Keeping craft brewing creative

By Angelique Fehr, Food and Beverage Industry Marketing Manager, Rockwell Automation

Jun 11, 2018

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Craft brewers are artists, creating inspired recipes for unique brews and seasonal craft brews.

The beauty of craft beer is its originality; and that presents special productivity challenges. Productivity comes from repeatability, doing the same thing over and over again. But that’s not what craft brewers do naturally.

So: how can brewers support the creative process without slowing production? 

With a scalable brew house control system that provides the right tools for the brewmaster, performs exceptionally well – and also looks professional. After all, it’s not unusual for a craft brewer to showcase part of the brewing system for patrons.

Standardizing creativity

While the recipes might change, the brewmaster can brew great craft beer efficiently and consistently and—this is important—they can do it in small batches.

This requires combining a reliable brewing system with flexible recipe management and control system which enables the brewer to be creative, modify existing recipes, and try new types of brews.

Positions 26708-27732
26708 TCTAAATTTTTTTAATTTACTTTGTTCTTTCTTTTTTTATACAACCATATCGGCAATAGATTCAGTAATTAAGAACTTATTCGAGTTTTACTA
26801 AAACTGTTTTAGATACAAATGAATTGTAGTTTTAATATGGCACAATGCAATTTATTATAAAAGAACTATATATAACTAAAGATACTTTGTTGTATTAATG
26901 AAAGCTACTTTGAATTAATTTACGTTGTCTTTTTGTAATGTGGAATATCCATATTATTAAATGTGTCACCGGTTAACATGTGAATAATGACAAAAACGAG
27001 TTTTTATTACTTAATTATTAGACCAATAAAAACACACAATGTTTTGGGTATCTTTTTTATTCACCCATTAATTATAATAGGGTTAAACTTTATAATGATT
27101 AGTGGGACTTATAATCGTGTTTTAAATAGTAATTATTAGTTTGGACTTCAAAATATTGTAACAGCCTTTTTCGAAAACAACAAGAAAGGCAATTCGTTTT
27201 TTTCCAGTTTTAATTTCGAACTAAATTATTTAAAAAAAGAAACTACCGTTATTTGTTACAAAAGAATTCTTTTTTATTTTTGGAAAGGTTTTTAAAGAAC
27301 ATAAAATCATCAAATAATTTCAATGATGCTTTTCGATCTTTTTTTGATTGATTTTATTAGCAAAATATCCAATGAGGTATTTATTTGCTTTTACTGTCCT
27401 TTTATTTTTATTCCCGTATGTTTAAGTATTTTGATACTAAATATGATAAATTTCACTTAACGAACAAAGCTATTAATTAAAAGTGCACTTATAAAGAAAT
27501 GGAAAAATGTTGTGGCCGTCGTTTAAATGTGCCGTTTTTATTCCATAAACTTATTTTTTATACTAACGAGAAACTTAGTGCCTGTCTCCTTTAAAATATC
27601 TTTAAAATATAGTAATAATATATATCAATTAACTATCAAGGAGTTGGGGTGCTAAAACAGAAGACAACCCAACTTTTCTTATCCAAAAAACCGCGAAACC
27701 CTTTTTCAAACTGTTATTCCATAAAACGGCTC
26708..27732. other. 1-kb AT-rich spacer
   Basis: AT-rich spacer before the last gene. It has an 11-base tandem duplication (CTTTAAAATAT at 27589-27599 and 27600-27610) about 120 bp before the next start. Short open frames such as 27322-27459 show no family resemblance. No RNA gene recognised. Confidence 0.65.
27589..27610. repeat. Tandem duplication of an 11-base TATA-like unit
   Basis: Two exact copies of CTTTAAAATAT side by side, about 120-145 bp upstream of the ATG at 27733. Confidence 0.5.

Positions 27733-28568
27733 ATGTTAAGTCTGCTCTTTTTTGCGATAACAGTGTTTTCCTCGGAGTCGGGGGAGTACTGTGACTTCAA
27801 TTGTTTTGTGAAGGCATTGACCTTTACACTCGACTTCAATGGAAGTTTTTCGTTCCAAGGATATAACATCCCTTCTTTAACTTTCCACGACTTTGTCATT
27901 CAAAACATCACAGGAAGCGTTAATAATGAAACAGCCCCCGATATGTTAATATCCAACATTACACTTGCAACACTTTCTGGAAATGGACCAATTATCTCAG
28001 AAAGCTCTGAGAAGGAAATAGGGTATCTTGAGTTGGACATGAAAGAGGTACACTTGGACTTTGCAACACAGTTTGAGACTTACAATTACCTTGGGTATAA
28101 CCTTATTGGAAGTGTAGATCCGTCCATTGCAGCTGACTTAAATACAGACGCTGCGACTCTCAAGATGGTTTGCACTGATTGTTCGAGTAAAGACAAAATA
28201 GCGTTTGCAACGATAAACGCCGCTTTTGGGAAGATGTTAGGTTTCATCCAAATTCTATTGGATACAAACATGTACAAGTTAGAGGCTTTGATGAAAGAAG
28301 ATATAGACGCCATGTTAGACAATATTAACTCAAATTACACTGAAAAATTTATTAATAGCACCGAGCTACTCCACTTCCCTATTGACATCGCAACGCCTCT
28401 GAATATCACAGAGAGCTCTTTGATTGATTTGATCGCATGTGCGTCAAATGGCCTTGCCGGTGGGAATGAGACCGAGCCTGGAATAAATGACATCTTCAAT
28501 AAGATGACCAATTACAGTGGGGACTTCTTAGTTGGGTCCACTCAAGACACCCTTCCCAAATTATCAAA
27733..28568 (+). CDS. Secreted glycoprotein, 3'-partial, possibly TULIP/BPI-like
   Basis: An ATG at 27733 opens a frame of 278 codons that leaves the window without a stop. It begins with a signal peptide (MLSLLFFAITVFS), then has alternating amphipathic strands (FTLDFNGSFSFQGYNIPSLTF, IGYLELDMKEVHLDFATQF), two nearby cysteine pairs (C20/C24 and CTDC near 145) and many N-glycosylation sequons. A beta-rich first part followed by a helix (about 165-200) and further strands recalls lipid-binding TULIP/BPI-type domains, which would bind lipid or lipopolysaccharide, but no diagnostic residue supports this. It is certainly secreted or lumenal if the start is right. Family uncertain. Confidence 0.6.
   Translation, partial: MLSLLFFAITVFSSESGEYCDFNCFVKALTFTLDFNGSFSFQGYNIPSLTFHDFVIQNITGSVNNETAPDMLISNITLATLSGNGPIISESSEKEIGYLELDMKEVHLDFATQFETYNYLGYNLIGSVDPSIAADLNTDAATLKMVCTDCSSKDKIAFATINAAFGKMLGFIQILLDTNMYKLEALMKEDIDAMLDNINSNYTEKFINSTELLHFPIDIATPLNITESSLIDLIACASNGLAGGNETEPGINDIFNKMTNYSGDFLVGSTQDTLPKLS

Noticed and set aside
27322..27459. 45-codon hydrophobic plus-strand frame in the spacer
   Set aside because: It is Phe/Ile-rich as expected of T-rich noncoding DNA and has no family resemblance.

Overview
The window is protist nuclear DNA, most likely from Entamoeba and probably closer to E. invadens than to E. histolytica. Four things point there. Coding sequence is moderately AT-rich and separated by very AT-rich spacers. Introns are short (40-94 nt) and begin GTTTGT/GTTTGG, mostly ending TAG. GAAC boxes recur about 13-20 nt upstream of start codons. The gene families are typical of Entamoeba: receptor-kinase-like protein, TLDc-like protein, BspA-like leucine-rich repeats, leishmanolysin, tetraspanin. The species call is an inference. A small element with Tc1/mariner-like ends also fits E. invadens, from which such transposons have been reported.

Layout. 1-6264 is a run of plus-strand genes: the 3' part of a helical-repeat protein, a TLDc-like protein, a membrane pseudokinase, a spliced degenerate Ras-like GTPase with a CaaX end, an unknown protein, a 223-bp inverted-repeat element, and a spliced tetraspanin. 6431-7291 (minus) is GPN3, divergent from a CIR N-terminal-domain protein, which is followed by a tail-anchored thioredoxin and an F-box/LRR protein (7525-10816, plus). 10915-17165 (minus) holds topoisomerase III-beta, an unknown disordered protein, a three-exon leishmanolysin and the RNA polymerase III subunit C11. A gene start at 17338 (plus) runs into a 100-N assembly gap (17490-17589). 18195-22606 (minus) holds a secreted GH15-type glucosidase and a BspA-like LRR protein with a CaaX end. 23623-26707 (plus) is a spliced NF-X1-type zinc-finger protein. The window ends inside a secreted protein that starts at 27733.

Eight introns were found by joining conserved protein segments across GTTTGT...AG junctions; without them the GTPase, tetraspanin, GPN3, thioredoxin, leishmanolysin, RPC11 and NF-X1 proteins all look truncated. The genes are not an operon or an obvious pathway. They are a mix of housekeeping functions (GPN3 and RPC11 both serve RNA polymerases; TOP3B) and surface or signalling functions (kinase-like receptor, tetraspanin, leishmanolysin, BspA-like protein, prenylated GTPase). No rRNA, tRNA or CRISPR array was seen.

An intuitive user interface makes a difference, because it allows non-technical users to understand the system without being a computer programmer. Anyone familiar with the brewing process can navigate the interface and quickly be brewing craft beer.  

This is industry changing because now, instead of figuring out a complicated system, brewers can do what they do best: create craft beer.  

Here are links several stories of how an efficient brew house control system can help craft brewers gain greater control over processes:

  • Sleeman Breweries increased production capacity by 50 percent within two weeks with a virtualized process automation - going from eight brews to 12 brews per day.
  • Full Sail Brewing moved to a more automated brewing system that reduced the cycle time by 50% and increased capacity by 25%. They also decreased water use by one million gallons annually.
  • Lakefront Brewery increased first-pass yield and throughput with new filling equipment, increasing production speed by 50 percent. The new filler enabled faster product changeovers.  

As the craft brewer market continues to expand – right now we have more than 4,000 craft breweries in the U.S. alone—brewers look at automation to meet growing demand. No longer should automation be seen as the killer of creativity. 

Integrating systems like brewing, bottling and packaging on standard process control hardware and software platforms does not affect the craftsmanship required to make a beautiful brew. In fact, just the opposite – taking the guesswork out of the process gives the brewmaster more time to focus on what’s important: the artistry.